Cookie authentication is the standard authentication method included with WordPress. When you log in to your dashboard, this sets up the cookies correctly for you, so plugin and theme developers need only to have a logged-in user.

However, the REST API includes a technique called nonces to avoid CSRF issues. This prevents other sites from forcing you to perform actions without explicitly intending to do so. This requires slightly special handling for the API.

For developers using the built-in Javascript API, this is handled automatically for you. This is the recommended way to use the API for plugins and themes. Custom data models can extend wp.api.models.Base to ensure this is sent correctly for any custom requests.

For developers making manual Ajax requests, the nonce will need to be passed with each request. The API uses nonces with the action set to wp_rest. These can then be passed to the API via the _wpnonce data parameter (either POST data or in the query for GET requests), or via the X-WP-Nonce header. If no nonce is provided the API will set the current user to 0, turning the request into an unauthenticated request, even if you’re logged into WordPress.

Note: Until recently, most software had spotty support for DELETE requests. For instance, PHP doesn’t transform the request body of a DELETE request into a super global. As such, supplying the nonce as a header is the most reliable approach.

It is important to keep in mind that this authentication method relies on WordPress cookies. As a result this method is only applicable when the REST API is used inside of WordPress and the current user is logged in. In addition, the current user must have the appropriate capability to perform the action being performed.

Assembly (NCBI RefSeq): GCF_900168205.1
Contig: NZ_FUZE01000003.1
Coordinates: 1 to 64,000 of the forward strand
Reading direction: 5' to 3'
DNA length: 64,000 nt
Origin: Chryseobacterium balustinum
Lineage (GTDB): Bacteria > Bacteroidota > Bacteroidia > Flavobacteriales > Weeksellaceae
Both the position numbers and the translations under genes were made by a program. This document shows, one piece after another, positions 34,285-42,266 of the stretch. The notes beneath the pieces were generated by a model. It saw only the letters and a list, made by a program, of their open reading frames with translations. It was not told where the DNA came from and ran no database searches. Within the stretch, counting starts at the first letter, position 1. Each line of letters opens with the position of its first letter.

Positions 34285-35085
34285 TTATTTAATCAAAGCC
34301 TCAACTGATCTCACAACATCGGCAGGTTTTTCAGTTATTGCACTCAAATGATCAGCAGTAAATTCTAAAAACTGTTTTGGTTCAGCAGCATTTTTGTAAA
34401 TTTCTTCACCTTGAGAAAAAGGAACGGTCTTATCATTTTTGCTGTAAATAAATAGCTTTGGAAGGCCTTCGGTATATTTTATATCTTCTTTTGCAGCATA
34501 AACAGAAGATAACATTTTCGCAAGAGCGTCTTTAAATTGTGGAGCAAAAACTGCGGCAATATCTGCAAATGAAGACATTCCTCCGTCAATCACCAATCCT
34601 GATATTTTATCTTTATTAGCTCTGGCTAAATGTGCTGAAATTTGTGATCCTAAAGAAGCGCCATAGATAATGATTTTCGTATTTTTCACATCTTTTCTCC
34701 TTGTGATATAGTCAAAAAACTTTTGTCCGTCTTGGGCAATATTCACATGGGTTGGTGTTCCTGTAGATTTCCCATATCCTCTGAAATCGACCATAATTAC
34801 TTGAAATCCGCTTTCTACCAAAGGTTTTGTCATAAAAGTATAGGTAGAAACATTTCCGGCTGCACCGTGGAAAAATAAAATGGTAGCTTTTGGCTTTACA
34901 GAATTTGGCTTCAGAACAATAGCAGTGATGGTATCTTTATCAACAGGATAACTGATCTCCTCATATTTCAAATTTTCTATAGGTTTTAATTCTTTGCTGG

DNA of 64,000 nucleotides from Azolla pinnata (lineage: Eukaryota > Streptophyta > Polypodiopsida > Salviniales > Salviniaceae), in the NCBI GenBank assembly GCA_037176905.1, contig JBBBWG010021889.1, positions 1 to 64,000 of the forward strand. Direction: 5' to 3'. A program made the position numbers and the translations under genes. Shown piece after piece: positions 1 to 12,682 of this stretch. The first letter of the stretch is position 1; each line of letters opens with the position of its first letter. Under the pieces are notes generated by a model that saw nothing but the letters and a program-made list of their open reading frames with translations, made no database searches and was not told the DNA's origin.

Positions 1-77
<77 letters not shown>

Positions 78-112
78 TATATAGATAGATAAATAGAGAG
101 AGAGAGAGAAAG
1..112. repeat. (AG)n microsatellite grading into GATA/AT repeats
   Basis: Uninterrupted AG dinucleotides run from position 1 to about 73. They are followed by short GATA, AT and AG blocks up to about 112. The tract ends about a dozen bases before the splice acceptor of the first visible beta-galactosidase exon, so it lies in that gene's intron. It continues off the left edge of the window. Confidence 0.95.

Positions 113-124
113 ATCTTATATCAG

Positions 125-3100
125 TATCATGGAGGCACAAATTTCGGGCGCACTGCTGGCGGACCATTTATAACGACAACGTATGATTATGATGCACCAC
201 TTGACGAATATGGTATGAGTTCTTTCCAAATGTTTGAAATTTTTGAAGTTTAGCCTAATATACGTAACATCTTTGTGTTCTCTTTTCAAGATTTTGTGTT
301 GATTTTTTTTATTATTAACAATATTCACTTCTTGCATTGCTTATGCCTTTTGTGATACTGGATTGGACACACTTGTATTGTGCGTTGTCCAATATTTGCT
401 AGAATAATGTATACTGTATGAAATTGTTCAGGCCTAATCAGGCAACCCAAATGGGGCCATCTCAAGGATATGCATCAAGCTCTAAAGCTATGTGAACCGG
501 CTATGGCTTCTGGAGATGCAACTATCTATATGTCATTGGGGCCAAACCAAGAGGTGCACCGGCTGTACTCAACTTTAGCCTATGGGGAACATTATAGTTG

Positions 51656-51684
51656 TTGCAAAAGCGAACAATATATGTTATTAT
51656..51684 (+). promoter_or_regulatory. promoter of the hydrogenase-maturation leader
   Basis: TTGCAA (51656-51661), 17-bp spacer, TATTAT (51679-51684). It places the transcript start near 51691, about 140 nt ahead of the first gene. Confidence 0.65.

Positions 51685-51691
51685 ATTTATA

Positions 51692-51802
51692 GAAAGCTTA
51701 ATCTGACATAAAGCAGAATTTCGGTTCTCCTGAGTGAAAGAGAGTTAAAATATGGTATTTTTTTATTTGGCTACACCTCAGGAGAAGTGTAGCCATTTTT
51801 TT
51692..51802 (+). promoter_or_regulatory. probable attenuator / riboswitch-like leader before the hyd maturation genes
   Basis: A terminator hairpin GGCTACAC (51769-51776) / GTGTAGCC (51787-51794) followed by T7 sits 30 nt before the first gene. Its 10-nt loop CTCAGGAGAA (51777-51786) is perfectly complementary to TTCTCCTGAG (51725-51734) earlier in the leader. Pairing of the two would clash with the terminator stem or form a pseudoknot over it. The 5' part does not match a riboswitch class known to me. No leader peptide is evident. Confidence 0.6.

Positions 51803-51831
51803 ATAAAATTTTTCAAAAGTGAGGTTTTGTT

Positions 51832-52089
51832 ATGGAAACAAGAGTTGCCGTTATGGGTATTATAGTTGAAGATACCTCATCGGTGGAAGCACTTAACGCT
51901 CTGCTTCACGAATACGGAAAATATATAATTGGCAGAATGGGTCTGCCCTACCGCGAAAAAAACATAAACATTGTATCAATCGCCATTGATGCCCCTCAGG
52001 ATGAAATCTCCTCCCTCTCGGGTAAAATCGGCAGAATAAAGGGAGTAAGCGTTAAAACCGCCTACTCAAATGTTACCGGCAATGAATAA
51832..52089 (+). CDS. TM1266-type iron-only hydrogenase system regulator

As an example, this is how the built-in Javascript client creates the nonce:

wp_localize_script( 'wp-api', 'wpApiSettings', array(
    'root' => esc_url_raw( rest_url() ),
    'nonce' => wp_create_nonce( 'wp_rest' )
) );

This is then used in the base model:

options.beforeSend = function(xhr) {
    xhr.setRequestHeader('X-WP-Nonce', wpApiSettings.nonce);

    if (beforeSend) {
        return beforeSend.apply(this, arguments);

Here is an example of editing the title of a post, using jQuery AJAX:

$.ajax( {
    url: wpApiSettings.root + 'wp/v2/posts/1',
    method: 'POST',
    beforeSend: function ( xhr ) {
        xhr.setRequestHeader( 'X-WP-Nonce', wpApiSettings.nonce );
        'title' : 'Hello Moon'
} ).done( function ( response ) {
    console.log( response );
} );

Note that you do not need to verify that the nonce is valid inside your custom end point. This is automatically done for you in rest_cookie_check_errors().

Basic Authentication with Application Passwords

As of 5.6, WordPress has shipped with Application Passwords, which can be generated from an Edit User page (wp-admin -> Users -> Edit User).

The credentials can be passed along to REST API requests served over https:// using Basic Auth / RFC 7617here’s the documentation for how to use it with cURL.

For a simple command-line script example, just swap out USERNAME, PASSWORD, and HOSTNAME in this with their respective values:

curl --user "USERNAME:PASSWORD" https://HOSTNAME/wp-json/wp/v2/users?context=edit

Authentication Plugins

Plugins may be added to support alternative modes of authentication that will work from remote applications. Some example plugins are OAuth 1.0a Server and JSON Web Tokens.

There’s also a Basic Authentication plugin.

Note that this plugin requires sending your username and password with every request, and should only be used for development and testing i.e. not in a production environment. Using Application Passwords (see above) is preferred.